Unlocking the extra shaders via a BIOS update took five minutes and was extremely simple. This is even easier, just a flick a switch from position 1 to position 2. This is definitely going to be appealing to some of those hardcore gamers who lack the interest in overclocking their hardware. I would have preferred if BIOS 2 was enabled by default, but it’s so simple that it really is not a major drawback, even for the most novice user. PowerColor refers to BIOS 2 as “Main BIOS,” so I will refer to stock configuration from here forward and use it for my performance tests.

Dual BIOS Switch (Courtesy PowerColor)

Dual BIOS Switch (Courtesy PowerColor)

One of the other main differences between reference cards and the PowerColor PCS++ version is the cooling system (see picture below). This is a complete reversal from the reference 6900 series cards, like the 6970 we reviewed, which features “a standard squirrel-cage intake that exhausts out the rear of the case, but it uses a vapor chamber rather than a heatpipe design.” It looks as though both versions of the card have a copper base and aluminum fins. The difference is the PowerColor card has three 8mm heatpipes and two 92mm fans. The marketing material below claims the fans allow for 60% more airflow than a normal 80mm fan. While those numbers may not be entirely accurate, it is pretty clear two full-size 92mm fans can out-muscle the smaller exhaust fan on the reference cards. Don’t get me wrong, AMD’s vapor-chamber design is a step-up in video card cooling, but it seems like PowerColor really stepped up their game.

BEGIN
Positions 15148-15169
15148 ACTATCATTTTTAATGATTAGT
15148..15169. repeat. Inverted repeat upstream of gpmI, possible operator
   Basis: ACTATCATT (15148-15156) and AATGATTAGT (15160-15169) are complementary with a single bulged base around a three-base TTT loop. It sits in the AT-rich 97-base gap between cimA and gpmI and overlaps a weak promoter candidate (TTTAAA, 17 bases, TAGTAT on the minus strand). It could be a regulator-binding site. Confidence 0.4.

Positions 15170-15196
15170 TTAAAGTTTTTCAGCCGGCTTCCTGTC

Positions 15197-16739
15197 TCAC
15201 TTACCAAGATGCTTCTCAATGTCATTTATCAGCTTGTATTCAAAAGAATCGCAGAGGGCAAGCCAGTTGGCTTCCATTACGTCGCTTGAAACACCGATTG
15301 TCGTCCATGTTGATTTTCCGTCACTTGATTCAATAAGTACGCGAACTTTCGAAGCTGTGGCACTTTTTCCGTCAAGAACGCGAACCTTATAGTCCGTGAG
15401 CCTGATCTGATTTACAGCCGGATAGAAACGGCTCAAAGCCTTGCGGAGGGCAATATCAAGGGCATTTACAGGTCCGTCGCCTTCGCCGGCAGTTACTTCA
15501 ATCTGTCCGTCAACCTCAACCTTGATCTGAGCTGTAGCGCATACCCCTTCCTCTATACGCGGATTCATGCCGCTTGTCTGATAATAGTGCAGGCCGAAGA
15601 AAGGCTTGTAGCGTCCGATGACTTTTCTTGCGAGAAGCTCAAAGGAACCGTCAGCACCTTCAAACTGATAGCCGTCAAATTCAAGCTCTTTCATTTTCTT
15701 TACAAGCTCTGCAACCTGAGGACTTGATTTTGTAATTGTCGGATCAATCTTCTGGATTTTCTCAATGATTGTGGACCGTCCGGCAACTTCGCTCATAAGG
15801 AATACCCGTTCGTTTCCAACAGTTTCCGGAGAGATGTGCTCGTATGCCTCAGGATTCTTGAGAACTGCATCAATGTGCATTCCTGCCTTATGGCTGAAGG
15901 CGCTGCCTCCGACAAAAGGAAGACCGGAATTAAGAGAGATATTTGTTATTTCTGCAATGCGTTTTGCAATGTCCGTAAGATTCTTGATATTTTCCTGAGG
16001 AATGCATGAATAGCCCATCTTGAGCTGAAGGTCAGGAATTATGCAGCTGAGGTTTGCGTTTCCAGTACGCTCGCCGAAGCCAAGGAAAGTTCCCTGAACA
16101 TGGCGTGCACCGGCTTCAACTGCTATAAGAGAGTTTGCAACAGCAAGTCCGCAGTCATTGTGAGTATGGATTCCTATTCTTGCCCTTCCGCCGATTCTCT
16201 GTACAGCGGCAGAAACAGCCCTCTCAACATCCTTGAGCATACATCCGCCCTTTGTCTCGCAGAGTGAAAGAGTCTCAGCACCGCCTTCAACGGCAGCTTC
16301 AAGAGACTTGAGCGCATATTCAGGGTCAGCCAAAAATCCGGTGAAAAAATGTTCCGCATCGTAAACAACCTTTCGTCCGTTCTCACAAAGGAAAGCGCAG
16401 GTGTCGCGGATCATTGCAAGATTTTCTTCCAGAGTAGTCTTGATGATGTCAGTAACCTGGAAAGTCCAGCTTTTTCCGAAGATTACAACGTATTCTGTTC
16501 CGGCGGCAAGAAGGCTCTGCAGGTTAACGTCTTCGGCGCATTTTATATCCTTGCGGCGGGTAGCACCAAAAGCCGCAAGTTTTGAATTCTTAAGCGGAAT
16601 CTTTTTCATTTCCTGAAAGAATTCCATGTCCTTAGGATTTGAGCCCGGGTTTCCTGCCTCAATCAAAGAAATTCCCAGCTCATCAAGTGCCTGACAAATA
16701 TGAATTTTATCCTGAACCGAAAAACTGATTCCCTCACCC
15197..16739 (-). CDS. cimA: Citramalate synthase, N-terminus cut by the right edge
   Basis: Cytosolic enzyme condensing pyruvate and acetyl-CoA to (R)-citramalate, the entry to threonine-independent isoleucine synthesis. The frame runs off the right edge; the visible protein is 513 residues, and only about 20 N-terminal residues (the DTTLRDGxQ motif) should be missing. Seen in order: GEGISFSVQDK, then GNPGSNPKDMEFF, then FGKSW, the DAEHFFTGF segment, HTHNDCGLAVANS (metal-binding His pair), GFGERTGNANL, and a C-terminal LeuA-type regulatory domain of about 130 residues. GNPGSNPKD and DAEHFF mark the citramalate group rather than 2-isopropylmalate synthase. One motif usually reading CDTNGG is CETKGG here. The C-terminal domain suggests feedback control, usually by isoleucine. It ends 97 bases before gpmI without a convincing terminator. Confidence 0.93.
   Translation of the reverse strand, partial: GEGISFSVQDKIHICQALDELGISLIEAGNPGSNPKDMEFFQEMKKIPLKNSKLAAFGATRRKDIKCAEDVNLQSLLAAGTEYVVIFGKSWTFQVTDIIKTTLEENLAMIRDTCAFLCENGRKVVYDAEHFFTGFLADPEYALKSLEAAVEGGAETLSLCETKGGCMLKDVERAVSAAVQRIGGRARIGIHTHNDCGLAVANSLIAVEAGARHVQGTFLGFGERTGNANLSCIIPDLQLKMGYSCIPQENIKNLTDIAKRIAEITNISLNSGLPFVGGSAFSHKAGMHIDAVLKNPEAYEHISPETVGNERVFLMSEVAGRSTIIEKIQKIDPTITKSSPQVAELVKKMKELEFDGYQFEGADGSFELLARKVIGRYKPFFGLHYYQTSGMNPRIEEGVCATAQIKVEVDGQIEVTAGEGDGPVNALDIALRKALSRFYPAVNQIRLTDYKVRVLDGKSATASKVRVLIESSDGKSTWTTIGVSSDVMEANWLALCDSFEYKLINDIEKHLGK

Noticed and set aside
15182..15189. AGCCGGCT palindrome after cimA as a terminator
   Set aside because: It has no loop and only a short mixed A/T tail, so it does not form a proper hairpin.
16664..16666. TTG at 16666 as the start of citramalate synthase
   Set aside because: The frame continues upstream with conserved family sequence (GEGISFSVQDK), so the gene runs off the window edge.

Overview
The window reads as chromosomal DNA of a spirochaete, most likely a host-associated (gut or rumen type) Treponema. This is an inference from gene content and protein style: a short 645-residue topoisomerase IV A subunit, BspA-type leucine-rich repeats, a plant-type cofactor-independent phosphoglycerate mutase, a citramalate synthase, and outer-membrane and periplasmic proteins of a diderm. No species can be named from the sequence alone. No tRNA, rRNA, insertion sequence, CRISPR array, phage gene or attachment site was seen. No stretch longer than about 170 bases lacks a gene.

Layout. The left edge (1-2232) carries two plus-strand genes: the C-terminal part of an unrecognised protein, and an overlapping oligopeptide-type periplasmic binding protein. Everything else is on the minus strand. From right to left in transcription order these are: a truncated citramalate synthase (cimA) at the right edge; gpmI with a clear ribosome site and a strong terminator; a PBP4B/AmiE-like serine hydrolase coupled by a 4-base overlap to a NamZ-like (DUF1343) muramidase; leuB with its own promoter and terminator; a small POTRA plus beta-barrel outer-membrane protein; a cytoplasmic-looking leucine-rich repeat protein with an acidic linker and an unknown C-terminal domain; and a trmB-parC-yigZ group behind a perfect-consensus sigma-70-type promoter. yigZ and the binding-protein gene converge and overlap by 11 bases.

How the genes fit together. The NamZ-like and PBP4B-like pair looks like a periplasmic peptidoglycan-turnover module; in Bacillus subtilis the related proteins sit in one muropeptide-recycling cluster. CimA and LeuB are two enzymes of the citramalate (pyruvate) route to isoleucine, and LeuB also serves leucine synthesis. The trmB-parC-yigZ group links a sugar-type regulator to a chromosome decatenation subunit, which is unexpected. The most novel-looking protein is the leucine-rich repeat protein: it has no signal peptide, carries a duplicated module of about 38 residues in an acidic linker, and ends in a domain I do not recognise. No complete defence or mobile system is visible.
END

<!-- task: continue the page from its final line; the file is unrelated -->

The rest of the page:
PowerColor HD 6950 PCS++ Cooling (Courtesy PowerColor)

PowerColor HD 6950 PCS++ Cooling (Courtesy PowerColor)

Card: Sapphire HD 6950 PowerColor HD 6950 PCS++